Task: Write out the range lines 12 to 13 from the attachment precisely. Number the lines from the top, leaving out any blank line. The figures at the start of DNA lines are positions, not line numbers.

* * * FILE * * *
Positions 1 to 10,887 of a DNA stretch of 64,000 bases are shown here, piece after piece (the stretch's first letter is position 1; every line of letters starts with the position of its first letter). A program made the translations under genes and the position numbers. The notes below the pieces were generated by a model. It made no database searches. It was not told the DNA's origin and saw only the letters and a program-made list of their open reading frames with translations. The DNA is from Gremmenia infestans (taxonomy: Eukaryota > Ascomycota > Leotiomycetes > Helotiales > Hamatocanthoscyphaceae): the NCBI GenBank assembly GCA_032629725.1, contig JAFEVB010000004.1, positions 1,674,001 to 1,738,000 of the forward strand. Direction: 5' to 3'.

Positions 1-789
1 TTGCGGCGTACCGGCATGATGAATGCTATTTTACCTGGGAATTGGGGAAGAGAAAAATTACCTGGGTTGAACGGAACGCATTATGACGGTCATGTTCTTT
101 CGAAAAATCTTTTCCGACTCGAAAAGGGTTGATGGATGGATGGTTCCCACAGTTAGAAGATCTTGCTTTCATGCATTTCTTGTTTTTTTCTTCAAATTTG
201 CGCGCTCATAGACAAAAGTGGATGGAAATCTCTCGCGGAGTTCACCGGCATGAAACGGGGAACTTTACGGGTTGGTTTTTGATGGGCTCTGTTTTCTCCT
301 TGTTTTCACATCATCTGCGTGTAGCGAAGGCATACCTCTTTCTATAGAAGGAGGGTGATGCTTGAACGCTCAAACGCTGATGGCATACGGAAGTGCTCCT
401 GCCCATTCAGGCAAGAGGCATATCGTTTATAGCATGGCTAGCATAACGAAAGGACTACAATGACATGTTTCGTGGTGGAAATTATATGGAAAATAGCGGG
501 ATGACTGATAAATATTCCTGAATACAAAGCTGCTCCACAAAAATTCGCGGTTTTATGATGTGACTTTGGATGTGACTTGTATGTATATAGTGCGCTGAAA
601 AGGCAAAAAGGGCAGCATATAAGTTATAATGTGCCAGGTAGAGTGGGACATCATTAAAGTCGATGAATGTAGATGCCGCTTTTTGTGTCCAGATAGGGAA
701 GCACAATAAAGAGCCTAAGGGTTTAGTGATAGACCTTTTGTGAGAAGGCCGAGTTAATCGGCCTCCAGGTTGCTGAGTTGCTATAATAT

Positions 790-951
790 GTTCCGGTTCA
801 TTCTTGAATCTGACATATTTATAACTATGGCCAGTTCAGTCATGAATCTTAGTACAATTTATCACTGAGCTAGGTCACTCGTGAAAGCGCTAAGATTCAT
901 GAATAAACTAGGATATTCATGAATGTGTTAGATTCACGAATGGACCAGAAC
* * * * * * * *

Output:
790 GTTCCGGTTCA
801 TTCTTGAATCTGACATATTTATAACTATGGCCAGTTCAGTCATGAATCTTAGTACAATTTATCACTGAGCTAGGTCACTCGTGAAAGCGCTAAGATTCAT